“I needed someone who could make a tech pack, and take my paper sketches and create them electronically, given that I can hardly operate powerpoint. I randomly saw this gal on LinkedIn that I saw had fashion design experience, and I connected with her,” she said.

“Still to this day we have never met, but will be friends for life. We still laugh about how random my first LinkedIn message to her was. But the rest is history, as we make history together.”

Casey Curtis, founder of Casey Curtis Designs and Michelle had connected on Linkedin shortly after Casey’s mom had passed away.

“In her mom’s final days, she was working a corporate job as a fashion designer. She made a promise to her mom to pursue her dreams of launching her own business and being a freelance designer,” she said. “Her mom passed away and she quit her corporate job to pursue just that. I respect her so much, and she has the most beautiful work.”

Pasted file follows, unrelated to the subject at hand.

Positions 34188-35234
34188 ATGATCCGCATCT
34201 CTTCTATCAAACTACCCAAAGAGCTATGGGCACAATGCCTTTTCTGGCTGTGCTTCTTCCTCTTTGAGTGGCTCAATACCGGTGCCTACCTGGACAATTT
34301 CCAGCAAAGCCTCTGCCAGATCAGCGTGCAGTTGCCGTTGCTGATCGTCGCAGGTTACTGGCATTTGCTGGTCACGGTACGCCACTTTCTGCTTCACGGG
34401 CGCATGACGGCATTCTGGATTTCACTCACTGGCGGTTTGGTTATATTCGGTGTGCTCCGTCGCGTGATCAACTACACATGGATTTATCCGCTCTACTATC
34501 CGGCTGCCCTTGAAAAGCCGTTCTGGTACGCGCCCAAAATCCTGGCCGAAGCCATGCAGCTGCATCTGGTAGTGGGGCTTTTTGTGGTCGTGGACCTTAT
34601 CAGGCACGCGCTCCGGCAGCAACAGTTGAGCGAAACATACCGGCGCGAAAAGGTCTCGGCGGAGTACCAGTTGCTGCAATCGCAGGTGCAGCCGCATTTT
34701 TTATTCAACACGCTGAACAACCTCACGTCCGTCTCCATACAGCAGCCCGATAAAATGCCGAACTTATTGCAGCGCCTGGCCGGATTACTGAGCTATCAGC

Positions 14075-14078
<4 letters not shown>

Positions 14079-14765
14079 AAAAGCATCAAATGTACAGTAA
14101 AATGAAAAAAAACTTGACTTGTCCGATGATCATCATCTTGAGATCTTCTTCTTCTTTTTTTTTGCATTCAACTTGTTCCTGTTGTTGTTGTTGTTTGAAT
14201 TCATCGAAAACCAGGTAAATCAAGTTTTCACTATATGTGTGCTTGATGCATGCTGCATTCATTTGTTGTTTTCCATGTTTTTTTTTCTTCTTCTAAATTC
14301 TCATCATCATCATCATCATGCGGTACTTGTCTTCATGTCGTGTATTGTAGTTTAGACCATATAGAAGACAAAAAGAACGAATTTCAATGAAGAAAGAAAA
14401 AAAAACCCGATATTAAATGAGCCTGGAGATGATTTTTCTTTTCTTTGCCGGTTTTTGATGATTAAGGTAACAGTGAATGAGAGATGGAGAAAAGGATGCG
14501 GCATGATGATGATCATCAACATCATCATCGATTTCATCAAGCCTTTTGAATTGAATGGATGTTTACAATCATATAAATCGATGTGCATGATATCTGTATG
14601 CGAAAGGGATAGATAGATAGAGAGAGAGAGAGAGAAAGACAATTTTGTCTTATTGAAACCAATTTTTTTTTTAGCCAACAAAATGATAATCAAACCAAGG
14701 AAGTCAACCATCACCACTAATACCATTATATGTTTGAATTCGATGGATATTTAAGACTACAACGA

“I didn't know it at the time, but I was the first opportunity that she had to keep the commitment to her mom to be a freelance designer.”

“It’s surreal to reflect back on all the women that I learned from through the years, and the beautiful souls likes Casey I met along my journey.  I also had personally overcome an abusive relationship, infidelity, losing an eight year business, starting my life completely over twice, pursuing my dreams while working 80 hours a week in a corporate job,” she said. “I needed women to know they can push through any pain or distraction and bring a dream to life. I want every gal that puts on her Texi boots to feel a piece of my heart and soul with her.”   

In an effort to help mentor women that want to launch or grow their business, Michelle has developed the Heart and Sole Conference.  

“I wanted a one day conference where women could hear from the top business minds exactly how to take the dream from their head and bring it into the world,” she said. “This conference will change the course of any woman's life. If they are sitting on a dream, an idea, this conference will help them bring it to life quickly and profitably.”